Felton Farm Treasure
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  1. #1
    us
    Seeker of lost treasure's

    Oct 2005
    C.R. HKt.B Sometimes there's not a right way, or a wrong way. Sometimes there's only one way.
    1,778
    87 times
    All Types Of Treasure Hunting

    Felton Farm Treasure

    On the Felton Farm near Cartersville, on State 41, Bartow Co.
    A chest containing around $50.000 in gold and silver coins was
    burried new the barn.

    Roadquest
    Sometime's there's not a right way, or a wrong way.
    Sometime's there's only one way.

    Where there is no economy, people will create one.

    No one rule fit's all

    '' 17 Tons of Gold in New Mexico " Thread started in 2005.

  2. #2
    us
    Apr 2004
    Southern Appalachia
    BH Pioneer 202, Whites CM2 BFO, Harbor Freight 9 function
    1,014
    1085 times
    All Types Of Treasure Hunting

    Re: Felton Farm Treasure

    That was an 1,800 acre farm during the Civil War period when the cache was buried due to the advance of Shermans forces in the spring of 1864. The Feltons fled for a safer location further South in the state, but I'm not sure where. There is a Georgia historical marker by the highway near the house - which I don't know if the house is still standing or not. If you figure the cache was all in gold coin, then $50,000 will weigh over 200 lbs., which was the reason they had to bury it, as it was too cumbersome and risky to try and move with that much cash in coin, especially with Yankee cavalry running the roads. This burial was conducted by the elder Mr. Felton, as his son was serving in Confederate forces. The elder Felton couple, and their daughter in-law, Rebecca Latimer Felton of later political fame, fled south. The cache was supposedly never recovered, due to the elder Mr. Feltons death before he was able to return to the farm and retrieve the family fortune. Thats what I can remember off the top of my head on this one. The original homesite might be a good place to look around if you can obtain permission. I would think it was buried further out somewhere on the original 1,800 acres though.

  3. #3
    us
    Oct 2014
    I Forgot
    125
    200 times
    Cache Hunting

    Problem with this lead

    The problem with this story is it isn't true lol. The SON did not marry Rebecca - she was the SENIOR Felton's wife NOT his son's wife. No gold was buried and the man did NOT die right after the civil war.

    Here are the REAL facts:
    Born: June 19, 1823, Lexington, Georgia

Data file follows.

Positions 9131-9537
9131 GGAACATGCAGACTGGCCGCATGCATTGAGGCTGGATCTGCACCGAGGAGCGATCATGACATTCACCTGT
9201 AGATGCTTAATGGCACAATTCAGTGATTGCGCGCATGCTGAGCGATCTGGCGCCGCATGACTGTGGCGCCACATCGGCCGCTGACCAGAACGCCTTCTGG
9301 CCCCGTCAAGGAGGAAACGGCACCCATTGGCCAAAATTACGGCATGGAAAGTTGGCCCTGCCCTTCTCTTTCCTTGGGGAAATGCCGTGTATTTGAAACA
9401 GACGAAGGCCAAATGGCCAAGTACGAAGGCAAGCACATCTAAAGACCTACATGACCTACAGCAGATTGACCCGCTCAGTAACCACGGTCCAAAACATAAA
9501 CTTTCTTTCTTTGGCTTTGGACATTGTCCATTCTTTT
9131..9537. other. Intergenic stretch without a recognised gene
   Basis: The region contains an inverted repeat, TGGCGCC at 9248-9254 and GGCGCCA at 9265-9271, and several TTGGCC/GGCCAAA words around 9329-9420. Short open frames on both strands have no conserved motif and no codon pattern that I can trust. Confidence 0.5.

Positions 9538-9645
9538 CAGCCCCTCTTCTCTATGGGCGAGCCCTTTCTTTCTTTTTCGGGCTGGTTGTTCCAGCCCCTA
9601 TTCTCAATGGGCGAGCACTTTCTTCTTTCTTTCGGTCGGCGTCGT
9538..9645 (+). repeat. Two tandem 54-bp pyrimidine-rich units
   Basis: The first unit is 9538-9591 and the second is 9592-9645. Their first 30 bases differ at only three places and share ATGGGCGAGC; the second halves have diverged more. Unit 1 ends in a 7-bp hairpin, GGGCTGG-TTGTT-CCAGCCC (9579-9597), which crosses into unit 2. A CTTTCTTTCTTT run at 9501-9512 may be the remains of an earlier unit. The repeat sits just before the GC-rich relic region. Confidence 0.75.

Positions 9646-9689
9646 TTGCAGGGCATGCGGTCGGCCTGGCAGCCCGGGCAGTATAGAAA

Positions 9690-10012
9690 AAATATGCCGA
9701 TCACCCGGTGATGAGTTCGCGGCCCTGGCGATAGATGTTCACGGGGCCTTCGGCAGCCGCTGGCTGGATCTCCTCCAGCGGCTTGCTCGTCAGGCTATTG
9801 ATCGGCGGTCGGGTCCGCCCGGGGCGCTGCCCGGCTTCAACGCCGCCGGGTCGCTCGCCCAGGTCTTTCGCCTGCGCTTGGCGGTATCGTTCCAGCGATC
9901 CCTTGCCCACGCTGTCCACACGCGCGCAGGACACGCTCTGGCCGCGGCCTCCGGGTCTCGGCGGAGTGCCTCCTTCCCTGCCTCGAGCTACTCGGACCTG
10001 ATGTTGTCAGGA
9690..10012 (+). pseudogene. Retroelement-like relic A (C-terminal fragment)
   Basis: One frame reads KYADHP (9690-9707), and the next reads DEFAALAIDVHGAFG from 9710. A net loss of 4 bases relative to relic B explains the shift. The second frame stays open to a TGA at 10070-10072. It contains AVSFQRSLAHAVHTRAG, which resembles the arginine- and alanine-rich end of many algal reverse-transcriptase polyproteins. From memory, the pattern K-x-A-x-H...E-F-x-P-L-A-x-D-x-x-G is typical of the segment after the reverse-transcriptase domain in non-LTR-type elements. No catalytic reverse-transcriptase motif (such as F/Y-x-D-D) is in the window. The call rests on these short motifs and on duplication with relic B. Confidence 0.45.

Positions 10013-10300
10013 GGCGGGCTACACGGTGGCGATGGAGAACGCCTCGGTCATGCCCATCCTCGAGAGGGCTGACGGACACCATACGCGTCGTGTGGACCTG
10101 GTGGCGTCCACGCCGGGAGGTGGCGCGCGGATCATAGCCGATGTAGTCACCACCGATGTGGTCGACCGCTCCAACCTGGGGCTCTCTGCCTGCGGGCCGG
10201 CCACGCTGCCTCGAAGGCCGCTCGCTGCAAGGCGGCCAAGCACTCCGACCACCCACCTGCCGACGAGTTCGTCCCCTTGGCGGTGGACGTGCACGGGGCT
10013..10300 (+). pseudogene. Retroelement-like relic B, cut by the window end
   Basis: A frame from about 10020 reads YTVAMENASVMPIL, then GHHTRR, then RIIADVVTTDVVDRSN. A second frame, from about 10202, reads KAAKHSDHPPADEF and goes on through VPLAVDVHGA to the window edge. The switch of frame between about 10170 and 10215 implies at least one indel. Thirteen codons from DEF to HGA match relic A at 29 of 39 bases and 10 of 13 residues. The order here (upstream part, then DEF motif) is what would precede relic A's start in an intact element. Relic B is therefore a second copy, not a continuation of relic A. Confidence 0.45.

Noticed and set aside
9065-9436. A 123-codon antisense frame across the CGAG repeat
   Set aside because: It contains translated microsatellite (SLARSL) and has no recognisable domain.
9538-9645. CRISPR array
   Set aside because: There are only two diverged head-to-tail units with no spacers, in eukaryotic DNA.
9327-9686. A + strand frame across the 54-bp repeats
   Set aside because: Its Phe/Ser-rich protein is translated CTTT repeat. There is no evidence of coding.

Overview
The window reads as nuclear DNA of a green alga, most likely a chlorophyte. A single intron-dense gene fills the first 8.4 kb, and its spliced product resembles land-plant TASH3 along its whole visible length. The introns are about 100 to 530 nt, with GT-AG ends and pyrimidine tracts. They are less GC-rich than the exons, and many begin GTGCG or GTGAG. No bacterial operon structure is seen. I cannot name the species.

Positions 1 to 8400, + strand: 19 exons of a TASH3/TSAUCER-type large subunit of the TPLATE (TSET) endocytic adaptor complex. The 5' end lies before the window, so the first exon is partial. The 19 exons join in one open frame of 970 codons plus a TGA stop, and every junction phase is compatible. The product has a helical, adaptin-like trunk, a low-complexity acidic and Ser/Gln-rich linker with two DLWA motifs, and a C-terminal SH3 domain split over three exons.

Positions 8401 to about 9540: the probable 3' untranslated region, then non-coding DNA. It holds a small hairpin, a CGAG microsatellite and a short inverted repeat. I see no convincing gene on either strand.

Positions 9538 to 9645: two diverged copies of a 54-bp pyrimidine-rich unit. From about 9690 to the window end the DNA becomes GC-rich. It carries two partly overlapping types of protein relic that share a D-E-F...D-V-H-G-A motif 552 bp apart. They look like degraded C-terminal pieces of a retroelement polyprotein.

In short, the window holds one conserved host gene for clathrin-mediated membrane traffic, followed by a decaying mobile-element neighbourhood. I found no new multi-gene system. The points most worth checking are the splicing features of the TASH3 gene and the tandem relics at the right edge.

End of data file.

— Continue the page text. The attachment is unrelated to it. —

Died: September 24, 1909
    Buried: Oak Hill Cemetery, Cartersville Georgia
    Married: Rebecca A. Latimer; Ann Carleton
    ◾1844 Graduate of Medical College of Augusta, pursued a career in medicine and farming in Bartow County
    ◾Served as a volunteer surgeon in Macon during the Civil War
    ◾Politically active his entire life, known as an outstanding orator and debat0r.
    ◾Wife Rebecca Felton erected a monument to his memory on the lawn of the 1903 Bartow County Courthouse

    Graduating from Franklin College in 1842 and from the Medical College of Augusta in 1844, Felton pursued a career in medicine, with an active practice in Bartow County, Georgia until it proved too strenuous for his health and he began farming full-time. He married Ann Carlton of Athens, Georgia in 1845. Sadly Ann died in 1851 leaving one daughter. Licensed as a Methodist minister in 1848, Felton served in various capacities and as a popular preacher in Bartow County for almost fifty years without remuneration. In 1851 Felton was elected to the Georgia legislature as a Whig representative from Cass County, and was a delegate to the Southern Commercial Convention at Knoxville in 1857. At the commencement of the Madison Female College in 1852, Dr. Felton met his future wife while delivering the literary address. Felton would marry Rebecca A. Latimer a year later. During the Civil War, Felton served as a volunteer surgeon in Macon, where he had refugeed from the war. Following the war, Felton again became politically active when the Democratic leadership of the New South began favoring industry over agriculture in the otherwise rural South, and in 1871, ran a successful campaign as an Independent Democrat for Congress, serving on the Ways and Means and the Commerce committees his freshman term. Felton’s re election in 1876 established him as the acknowledged leader of the growing Independent movement in Georgia.

    By 1882, the Independent movement was on the wane, and Felton lost two further bids to Congress. Later elected as a representative from Bartow County to the state legislature, from 1884 to 1890, Felton embraced prohibition, championed prison reform calling for the abolition of the convict-lease system, and battled successfully for a bill to improve education funding.

    An outstanding orator and formidable debater, Felton led several liberal and progressive movements in attempts to “purify” politics in Georgia with random success, but without achieving the “new order” he hoped would materialize. Campaigning and in office, Felton kept his wife, Rebecca, close at hand, with pen in hand. In Washington, Mrs. Felton, who proved to be a deft political strategist, served as her husband’s secretary and general counselor, and was respected as “the most politically informed woman of the South.” Back home, the Felton’s partnership included establishing a school in their home and editing The Cartersville Free Press and The Cartersville Courant. Dr. Felton died September 24, 1909. A monument erected on the lawn of the 1903 Bartow County Courthouse by Rebecca Felton bears this inscription, “A fearless patriot, A spotless record” and “A model citizen of Bartow County for 62 years”.

 

 

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